With an installation of the mind it seems that each person would leave with their own particular experience of the performance, one that is perhaps difficult to explain. Going into each performance do you have any specific intentions as to the space you would like to create for people individually collectively?
Marcos Lutyens: I once heard a Tibetan saying that talked about how special experiences should be savoured, ‘like sugar in the mouth of a mute.’ There is a certain sense of mystery in what exactly people experience in each session as the journey is so internal, and if one attempts to describe the mental encounters, they may just collapse into a flattened stutter.
That’s not to say that I don’t get quite a lot of feedback, either just after the performance, or else written to me or in subsequent conversations, sometimes years later.
These descriptions are what I based my book (‘Memoirs of a Hypnotist’) on: feeback from several thousand visitors while I conducted 340 performances over 100 days in Kassel.
In terms of the exact expectations for each performance, there is sometimes a sense that the process of hypnosis involves control, mental or otherwise, so I deliberately allow for choices of different hypnotic pathways and narratives to be chosen intuitively by the visitors. I also don’t rehearse or practice the inductions, but leave my unconscious mind to run the scripts from simple visual scores that act as narrative waypoints.
And lastly, about memory. Hypnotic Show gives the audience a lot of dialogue that is not directly explained. When we walked into the auditorium at the beginning of the performance there was a group of people on stage in the middle of what seemed to be a reading group discussing a text about Hong Kong. You and Rai led us on a walk where you both discussed the architecture of the Guggenheim. At no point were we given a program or an explanation of what was happening or what we were supposed to “do”. We never knew how close we were to the end to know the important parts to remember and without this context no part had reason to stand out above any other. So were we supposed to remember the conversation we walked in on? Which sounds poetic in itself. Was it there to teach us to examine what we overhear and make it relevant in our lives in general? How does a performance like this reprogram our sense of value and discrimination when it comes to seeing art when we’re given a context but not “told to remember”?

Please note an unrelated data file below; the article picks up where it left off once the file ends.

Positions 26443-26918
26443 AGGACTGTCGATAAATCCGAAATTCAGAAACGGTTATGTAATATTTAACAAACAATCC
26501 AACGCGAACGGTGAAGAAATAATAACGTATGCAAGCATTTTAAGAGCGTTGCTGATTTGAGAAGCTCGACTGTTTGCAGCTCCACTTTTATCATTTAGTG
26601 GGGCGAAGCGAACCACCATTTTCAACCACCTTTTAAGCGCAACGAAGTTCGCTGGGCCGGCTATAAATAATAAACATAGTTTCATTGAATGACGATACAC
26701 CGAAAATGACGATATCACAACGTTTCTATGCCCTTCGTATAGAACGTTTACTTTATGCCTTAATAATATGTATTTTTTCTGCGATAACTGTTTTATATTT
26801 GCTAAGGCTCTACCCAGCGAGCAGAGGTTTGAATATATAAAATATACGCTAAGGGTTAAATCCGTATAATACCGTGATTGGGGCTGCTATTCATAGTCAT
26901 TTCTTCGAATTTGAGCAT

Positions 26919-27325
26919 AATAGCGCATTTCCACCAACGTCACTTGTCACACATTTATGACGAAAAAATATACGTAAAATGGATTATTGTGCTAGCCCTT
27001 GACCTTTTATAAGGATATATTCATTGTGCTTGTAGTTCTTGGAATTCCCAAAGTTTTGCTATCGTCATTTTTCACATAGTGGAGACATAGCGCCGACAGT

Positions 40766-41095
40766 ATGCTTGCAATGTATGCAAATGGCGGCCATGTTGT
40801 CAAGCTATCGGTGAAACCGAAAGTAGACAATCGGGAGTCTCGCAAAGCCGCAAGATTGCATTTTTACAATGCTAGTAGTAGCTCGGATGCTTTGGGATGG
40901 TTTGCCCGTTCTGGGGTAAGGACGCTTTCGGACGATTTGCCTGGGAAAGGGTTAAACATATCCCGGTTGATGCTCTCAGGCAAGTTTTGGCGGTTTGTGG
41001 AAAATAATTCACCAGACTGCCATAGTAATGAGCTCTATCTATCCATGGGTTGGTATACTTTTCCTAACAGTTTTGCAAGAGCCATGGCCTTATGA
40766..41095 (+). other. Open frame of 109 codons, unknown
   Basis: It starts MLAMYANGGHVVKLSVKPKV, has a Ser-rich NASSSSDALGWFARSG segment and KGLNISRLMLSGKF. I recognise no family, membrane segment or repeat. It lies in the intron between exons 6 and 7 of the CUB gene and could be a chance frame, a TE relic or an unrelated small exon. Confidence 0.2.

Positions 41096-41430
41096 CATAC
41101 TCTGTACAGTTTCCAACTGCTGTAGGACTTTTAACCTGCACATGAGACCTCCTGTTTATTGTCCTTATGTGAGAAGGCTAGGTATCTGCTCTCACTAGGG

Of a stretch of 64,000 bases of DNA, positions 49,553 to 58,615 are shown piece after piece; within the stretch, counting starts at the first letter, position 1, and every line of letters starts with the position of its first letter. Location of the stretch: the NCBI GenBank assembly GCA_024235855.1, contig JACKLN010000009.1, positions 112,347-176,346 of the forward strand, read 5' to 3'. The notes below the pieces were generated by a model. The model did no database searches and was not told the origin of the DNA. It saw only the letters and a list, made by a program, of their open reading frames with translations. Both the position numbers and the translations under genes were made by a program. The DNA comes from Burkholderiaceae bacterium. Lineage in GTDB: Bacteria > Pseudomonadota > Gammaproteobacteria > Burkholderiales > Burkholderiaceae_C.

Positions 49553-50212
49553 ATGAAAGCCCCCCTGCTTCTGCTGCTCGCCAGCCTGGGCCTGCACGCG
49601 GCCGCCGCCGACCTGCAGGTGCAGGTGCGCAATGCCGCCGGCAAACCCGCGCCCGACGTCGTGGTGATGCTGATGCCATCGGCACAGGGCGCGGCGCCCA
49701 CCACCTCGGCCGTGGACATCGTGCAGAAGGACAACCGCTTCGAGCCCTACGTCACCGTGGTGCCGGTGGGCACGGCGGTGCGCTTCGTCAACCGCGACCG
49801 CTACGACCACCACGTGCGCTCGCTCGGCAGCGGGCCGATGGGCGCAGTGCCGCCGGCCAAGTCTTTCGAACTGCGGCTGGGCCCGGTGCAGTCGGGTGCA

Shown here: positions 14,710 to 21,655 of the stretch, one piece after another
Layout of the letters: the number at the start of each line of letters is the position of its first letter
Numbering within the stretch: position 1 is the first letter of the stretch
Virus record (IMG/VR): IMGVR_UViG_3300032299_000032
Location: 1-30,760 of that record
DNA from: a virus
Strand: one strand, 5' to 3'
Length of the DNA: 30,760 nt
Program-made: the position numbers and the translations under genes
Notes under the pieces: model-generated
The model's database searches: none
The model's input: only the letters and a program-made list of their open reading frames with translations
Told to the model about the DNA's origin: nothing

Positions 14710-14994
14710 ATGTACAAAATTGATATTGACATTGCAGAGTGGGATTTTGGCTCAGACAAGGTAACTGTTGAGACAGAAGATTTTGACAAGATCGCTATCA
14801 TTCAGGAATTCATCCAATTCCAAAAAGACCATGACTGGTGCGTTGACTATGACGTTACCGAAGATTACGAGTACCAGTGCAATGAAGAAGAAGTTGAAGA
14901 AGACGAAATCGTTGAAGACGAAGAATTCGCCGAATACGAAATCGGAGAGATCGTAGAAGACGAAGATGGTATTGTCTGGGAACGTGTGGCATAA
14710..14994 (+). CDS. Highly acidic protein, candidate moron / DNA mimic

Marcos Lutyens: I think you may be riffing on a line of the hypnosis induction which suggested that visitors could choose to remember what they liked and choose to forget what they wanted to do, though at some level of mind we have access to all the experiences we have ever been through, just that some memories remain more accessible than others. Again, the suggestion of choice was the important aspect here.
I liked the possible mis-direct that the Hypnotic Show was only going to take part in the quite conventional theater space, in front of a golden curtain, rather than actually include the whole museum as an inductive dérive. I think it may have come as a bit of a surprise to visitors that the performance opened up to the whole museum space, including the famous spiraling rotunda.
We wanted to create a kind of indefinite envelope that included the overheard conversation at the beginning, but also involved the flowing structure of the building, as well as the more formal type of lying-down hypnotic induction in the middle of the visit. The words and themes of the initial conversation were then woven into the hypnosis induction, while at the same time, the participants on stage were in a post-hypnotic state while in dialogue.
The idea of not having an apparent program was our response to our brains being over-programmed, as well as the condition of museums which become over-stratified and structured.
There were also other subliminal cues along the way, such as a count-down of re-mixed Arabic numerals in mandarin fonts in the entrance ramp-way by artist Yi-Ping, as well as a special gift at the end of the visit, of a specific smell in an envelope inside an envelope created by smell-artist Sissel Tolaas.
Interview by Nia Nottage